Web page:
Vendor lock-in on AMD CPUs in Lenovo disrupts second-hand market

AMD has developed the Platform Secure Boot (PSB) feature as a layer of hardware protection against the increasing number of attacks on computer boot processes. It has been reported that using this feature even once has the disadvantage of vendor lock-in of the CPU, which is causing confusion in the second-hand market.

Lenovo Vendor Locking Ryzen-based Systems with AMD PSB

Anchoring Trust: A Hardware Secure Boot Story

AMD PSB vendor locking enabled by Default on Ryzen Pro desktops, seriously damaging the second hand market.: Amd

Computers that require a high level of security have traditionally used a feature called 'UEFI Secure Boot ' to prevent attacks that steal sensitive information by booting a tampered OS or an OS for hacking. .. This feature sets a trust anchor in the UEFI firmware that runs first when the system is powered on, and the subsequent process verifies that it is properly digitally signed to the boot process. It prevents attacks, but has the drawback of not being able to respond to attacks on UEFI itself.

Therefore, AMD has developed a function called Platform Secure Boot (PSB) to protect the boot process from the hardware point of view. With this function, by setting the AMD CPU in advance, it is possible to verify 'whether it is a genuine UEFI of the hardware manufacturer' before executing UEFI, and it will be possible to prevent unauthorized loading of UEFI. .. At this time, the 'setting to CPU' uses an ' OTP fuse ' type memory that can be written only once, so the CPU that has been 'set' once cannot be used with products from other manufacturers.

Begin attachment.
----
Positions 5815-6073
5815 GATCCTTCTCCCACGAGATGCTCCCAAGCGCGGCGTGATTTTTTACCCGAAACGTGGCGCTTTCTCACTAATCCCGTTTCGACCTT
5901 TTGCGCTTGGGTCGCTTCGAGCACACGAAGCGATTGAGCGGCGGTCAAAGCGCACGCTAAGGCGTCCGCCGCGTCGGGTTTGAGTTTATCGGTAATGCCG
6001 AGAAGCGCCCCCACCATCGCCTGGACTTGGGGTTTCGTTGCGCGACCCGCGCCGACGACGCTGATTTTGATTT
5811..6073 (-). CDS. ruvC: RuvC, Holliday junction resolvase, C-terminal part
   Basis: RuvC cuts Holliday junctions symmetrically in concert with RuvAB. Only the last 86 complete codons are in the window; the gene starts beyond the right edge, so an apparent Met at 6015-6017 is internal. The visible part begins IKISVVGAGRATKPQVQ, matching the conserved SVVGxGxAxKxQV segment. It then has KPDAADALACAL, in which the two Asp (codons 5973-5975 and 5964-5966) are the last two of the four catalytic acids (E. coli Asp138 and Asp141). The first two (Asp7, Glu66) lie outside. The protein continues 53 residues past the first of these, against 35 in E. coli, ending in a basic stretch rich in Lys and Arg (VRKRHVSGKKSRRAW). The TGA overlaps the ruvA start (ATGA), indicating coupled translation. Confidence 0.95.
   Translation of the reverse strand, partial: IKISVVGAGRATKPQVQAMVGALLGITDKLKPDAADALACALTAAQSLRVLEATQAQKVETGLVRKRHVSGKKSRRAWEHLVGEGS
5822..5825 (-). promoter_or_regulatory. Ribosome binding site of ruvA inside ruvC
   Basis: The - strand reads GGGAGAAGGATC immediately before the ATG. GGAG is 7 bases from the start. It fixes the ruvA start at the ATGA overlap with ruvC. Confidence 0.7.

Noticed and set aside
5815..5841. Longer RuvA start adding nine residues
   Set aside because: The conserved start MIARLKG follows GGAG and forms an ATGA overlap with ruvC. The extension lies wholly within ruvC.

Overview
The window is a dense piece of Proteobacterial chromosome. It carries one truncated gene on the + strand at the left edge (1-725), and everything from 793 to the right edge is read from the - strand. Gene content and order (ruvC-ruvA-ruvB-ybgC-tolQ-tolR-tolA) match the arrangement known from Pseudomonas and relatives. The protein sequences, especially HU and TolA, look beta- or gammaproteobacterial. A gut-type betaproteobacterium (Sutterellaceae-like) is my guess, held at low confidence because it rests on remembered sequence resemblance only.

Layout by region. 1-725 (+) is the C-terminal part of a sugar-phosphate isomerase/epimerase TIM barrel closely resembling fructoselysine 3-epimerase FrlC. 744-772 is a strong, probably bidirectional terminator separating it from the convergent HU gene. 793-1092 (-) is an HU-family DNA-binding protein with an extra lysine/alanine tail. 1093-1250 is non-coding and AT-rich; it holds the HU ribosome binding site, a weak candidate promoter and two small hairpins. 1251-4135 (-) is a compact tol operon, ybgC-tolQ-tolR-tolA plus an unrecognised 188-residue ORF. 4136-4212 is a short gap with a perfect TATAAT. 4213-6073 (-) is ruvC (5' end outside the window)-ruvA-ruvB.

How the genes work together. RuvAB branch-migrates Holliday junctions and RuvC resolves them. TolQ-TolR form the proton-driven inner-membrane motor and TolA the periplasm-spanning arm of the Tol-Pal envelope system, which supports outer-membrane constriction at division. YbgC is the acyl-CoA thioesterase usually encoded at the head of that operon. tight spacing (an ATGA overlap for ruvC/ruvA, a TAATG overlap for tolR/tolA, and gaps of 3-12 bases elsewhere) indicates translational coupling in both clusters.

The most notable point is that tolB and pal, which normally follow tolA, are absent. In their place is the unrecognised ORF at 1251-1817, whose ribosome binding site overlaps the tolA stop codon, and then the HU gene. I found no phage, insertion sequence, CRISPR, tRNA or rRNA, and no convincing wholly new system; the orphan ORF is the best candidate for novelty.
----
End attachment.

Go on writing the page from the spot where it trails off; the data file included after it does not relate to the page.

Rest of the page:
It has been reported that from around 2020, PSBs have been used in products for servers , and CPUs that look like ordinary CPUs but can only be used with systems of specific manufacturers have become available. And at the end of 2021, it was reported that PSB was enabled by default in the combination of Lenovo's consumer products and AMD Ryzen Pro.

Not only can AMD Ryzen Pro that came with Lenovo products not be portable to systems from other manufacturers, but if you hit 'Y' repeatedly without reading carefully in the setup when changing to a new CPU, the CPU will become Lenovo products. It is said that the vendor will be locked in. By pressing 'N' on the screen below, you can set up the CPU without putting it in the vendor lock-in state.

Be careful when buying a second-hand AMD Ryzen product, as it's hard to tell by appearance whether the CPU is vendor-locked in.

in Hardware, Posted by log1d_ts